Show that the wavelength of electromagnetic radiation is equal to the de Broglie wavelength of its quantum (photon).
The momentum of a photon having energy (hν) is given as: p = hv/c = h/λ ⇒ λ = h/p … (i) Where, λ = Wavelength of the electromagnetic radiation c = Speed of light h = Planck’s constant De Broglie wavelength of the photon is given as: λ = h/mv But p = mv, therefore λ = h/p … (ii) Where, m = Mass of the photon v = Velocity of the photon Hence, it can be inferred from equations (i) and (ii) that the wavelength of the electromagnetic radiation is equal to the de Broglie wavelength of the photon.
Quarks inside protons and neutrons are thought to carry fractional charges [(+2/3)e ; (−1/3)e]. Why do they not show up in Millikan’s oil-drop experiment?
Quarks inside protons and neutrons carry fractional charges. This is because nuclear force increases extremely if they are pulled apart. Therefore, fractional charges may exist in nature; observable charges are still the integral multiple of an electrical charge.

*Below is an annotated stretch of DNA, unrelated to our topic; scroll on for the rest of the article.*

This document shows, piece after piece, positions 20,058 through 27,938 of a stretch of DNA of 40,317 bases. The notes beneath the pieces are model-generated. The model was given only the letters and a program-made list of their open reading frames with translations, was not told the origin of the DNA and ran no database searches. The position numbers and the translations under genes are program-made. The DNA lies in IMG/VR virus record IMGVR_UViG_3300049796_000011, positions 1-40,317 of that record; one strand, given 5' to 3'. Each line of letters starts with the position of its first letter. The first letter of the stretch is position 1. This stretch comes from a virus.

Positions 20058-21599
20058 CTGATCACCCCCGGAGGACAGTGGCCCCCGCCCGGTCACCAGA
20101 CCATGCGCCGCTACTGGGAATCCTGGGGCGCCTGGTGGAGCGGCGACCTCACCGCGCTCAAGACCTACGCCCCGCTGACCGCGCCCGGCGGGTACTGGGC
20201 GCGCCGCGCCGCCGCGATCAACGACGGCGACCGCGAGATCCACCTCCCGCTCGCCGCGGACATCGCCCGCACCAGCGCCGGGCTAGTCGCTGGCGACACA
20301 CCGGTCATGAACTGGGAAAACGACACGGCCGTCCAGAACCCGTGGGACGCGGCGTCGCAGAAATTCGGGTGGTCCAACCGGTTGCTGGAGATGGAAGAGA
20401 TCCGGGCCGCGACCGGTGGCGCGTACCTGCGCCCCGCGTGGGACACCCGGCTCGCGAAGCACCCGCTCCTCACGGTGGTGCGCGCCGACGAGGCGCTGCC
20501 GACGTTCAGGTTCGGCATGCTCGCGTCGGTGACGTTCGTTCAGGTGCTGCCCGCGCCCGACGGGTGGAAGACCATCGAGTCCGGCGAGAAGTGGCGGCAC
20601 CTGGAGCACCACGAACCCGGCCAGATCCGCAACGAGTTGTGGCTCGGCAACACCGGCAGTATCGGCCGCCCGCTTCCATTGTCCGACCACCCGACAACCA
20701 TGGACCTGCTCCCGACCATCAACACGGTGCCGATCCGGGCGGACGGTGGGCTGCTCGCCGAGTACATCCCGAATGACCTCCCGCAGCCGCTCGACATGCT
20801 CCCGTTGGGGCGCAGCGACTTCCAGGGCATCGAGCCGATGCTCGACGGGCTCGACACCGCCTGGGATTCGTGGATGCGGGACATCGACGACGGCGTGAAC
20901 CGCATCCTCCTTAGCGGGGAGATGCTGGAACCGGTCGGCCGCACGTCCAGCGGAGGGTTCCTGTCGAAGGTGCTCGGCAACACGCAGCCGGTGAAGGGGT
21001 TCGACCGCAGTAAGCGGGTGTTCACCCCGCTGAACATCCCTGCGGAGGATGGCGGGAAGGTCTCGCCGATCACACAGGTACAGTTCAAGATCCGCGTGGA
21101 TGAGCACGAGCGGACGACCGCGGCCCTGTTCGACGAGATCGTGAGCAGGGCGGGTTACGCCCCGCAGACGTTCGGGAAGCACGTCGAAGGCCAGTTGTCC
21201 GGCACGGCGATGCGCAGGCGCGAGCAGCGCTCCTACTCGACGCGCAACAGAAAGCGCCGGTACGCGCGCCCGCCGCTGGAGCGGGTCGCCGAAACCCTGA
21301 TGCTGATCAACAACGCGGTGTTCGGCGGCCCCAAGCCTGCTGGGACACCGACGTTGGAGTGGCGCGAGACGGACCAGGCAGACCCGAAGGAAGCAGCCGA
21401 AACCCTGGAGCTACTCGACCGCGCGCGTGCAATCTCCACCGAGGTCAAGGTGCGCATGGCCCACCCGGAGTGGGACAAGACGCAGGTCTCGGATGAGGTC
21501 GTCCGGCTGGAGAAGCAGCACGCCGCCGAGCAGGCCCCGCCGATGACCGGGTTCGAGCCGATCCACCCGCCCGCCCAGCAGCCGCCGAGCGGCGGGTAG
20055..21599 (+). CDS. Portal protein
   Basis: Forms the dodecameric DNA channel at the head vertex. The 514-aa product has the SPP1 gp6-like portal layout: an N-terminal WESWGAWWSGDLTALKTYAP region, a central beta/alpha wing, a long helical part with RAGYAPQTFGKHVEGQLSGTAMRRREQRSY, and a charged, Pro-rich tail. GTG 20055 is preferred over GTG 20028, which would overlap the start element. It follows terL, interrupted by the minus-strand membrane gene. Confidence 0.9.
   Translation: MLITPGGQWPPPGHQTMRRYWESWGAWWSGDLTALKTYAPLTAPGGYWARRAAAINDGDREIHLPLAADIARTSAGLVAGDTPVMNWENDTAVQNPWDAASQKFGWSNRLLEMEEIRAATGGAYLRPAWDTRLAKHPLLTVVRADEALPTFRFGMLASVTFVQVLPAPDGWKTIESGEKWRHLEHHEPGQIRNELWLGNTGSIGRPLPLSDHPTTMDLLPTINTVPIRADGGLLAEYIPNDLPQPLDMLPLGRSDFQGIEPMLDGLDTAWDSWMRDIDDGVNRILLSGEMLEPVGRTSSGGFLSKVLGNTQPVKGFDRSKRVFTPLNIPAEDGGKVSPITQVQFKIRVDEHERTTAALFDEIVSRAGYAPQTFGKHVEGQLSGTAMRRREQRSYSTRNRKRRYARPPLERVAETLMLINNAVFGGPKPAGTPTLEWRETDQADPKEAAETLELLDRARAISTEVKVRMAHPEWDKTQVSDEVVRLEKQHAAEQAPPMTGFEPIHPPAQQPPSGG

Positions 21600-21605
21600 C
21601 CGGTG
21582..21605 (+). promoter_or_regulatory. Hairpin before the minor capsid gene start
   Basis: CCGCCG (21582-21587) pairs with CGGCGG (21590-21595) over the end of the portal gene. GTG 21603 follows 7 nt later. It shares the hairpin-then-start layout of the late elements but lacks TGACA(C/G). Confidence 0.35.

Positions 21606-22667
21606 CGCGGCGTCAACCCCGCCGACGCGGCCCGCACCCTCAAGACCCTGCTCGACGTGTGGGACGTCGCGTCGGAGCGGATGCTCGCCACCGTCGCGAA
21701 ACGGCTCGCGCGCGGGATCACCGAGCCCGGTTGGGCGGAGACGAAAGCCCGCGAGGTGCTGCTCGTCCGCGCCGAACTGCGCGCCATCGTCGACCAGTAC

Why should gases be insulators at ordinary pressures and start conducting at very low pressures?
At atmospheric pressure, the ions of gases have no chance of reaching their respective electrons because of collision and recombination with other gas molecules. Hence, gases are insulators at atmospheric pressure. At low pressures, ions have a chance of reaching their respective electrodes and constitute a current. Hence, they conduct electricity at these pressures.
Every metal has a definite work function. Why do all photoelectrons not come out with the same energy if incident radiation is monochromatic? Why is there an energy distribution of photoelectrons?
The work function of a metal is the minimum energy required for a conduction electron to get out of the metal surface. All the electrons in an atom do not have the same energy level. When a ray having some photon energy is incident on a metal surface, the electrons come out from different levels with different energies. Hence, these emitted electrons show different energy distributions.